Rogues of Sherwood Forest

Rogues of Sherwood Forest is a 1950 Technicolor Columbia Pictures film directed by Gordon Douglas and featuring John Derek as Robin the Earl of Huntingdon, the son of Robin Hood, Diana Lynn as Lady Marianne, and Alan Hale, Sr. in his third movie as Little John over a 28-year span; he'd played the part opposite Douglas Fairbanks in 1922 and Errol Flynn in 1938, one of the longest periods over which any film actor played the same major role. It was also Hale's final film. The film was written by George Bruce and Ralph Gilbert Bettison.

Rogues of Sherwood Forest
Directed byGordon Douglas
Produced byFred M. Packard
Written byGeorge Bruce
Ralph Gilbert Bettison
StarringJohn Derek
Diana Lynn
George Macready
Alan Hale, Sr.
Music byMario Castelnuovo-Tedesco
Heinz Roemheld
Arthur Morton
CinematographyCharles Lawton, Jr.
Edited byGene Havlick
Columbia Pictures
Distributed byColumbia Pictures
Release date
  • June 21, 1950 (1950-06-21)
Running time
79 minutes
CountryUnited States


In its view on history, evil King John resumes his old ways after the death of Richard the Lionheart with the plan to keep his power by importing Continental mercenaries and paying them through oppressive taxation. King John first attempts to kill the son of his old nemesis Robin. His henchmen fix a faulty protective cap to the lance of a Flemish Knight who challenges Robin in a joust. When Robin survives the lance attack he challenges his opponent to a joust without protective devices, impaling the Flemish Knight.

Having returned from the Crusades, Robin and Little John re-recruit the aging Merrie Men who wage a guerilla type war throughout the realm with intelligence provided by Lady Marianne's carrier pigeons.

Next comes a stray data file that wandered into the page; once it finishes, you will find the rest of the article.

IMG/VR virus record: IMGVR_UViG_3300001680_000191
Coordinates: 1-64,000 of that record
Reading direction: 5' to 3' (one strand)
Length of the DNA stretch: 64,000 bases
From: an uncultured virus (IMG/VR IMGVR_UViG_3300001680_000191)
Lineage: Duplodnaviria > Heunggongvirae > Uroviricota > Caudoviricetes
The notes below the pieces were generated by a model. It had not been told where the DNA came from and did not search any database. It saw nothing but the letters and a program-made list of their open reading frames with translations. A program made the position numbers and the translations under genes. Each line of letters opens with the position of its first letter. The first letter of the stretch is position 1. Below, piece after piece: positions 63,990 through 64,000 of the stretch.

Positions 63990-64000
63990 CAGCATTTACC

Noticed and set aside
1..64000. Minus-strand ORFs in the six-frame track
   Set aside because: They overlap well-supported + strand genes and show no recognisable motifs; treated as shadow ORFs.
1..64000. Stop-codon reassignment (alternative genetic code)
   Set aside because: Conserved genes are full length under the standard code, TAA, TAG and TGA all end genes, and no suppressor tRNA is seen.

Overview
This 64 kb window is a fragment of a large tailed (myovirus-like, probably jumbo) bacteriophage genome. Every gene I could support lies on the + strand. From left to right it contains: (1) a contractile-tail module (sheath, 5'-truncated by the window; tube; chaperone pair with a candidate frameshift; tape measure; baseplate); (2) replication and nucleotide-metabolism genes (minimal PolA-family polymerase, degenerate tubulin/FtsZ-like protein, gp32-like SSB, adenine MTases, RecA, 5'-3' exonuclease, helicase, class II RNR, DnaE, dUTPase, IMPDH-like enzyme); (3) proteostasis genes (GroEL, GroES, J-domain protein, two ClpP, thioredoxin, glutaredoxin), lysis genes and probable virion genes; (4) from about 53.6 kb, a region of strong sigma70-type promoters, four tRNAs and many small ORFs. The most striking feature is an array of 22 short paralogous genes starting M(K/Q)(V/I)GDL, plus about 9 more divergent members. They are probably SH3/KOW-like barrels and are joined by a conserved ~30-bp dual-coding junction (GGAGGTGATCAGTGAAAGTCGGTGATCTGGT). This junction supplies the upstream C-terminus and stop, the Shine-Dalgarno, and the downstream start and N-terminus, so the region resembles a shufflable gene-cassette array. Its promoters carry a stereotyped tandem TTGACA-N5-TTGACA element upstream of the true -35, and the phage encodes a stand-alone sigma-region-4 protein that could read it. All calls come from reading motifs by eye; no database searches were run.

The film concludes with Robin and the Archbishop of Canterbury compelling the defeated King John to seal the Magna Carta.[1]



The film was known as Swords of Sherwood Forrest.[2]

Gig Young was the first choice for the role of Prince John but was suspended by Columbia when he refused to play it.[3] The film was shot in technicolor, with location shooting at the Corriganville Movie Ranch.[4]

Critical reception

Leonard Maltin wrote, "Despite good production and fair cast, pretty limp";[5] whereas DVD Talk found it "a good programmer that makes a decent family film for a rainy Sunday afternoon, or anytime for classic film fans. Highly Recommended."[6]


  1. p.56 Fraser, George MacDonald The Hollywood History of the World Penguin Book group, 1988
  2. By THOMAS F BRADY Special to The New York Times. (1949, Jul 15). PARAMOUNT SEEKS 'DETECTIVE STORY'. New York Times (1923-Current File) Retrieved from
  3. "Rogues of Sherwood Forest (1950) - Notes -". Turner Classic Movies.
  4. p.356 Schneider, Jerry L. Corriganville Movie Ranch 2007
  5. "Rogues of Sherwood Forest (1950) - Overview -". Turner Classic Movies.
  6. "Rogues of Sherwood Forest". DVD Talk.
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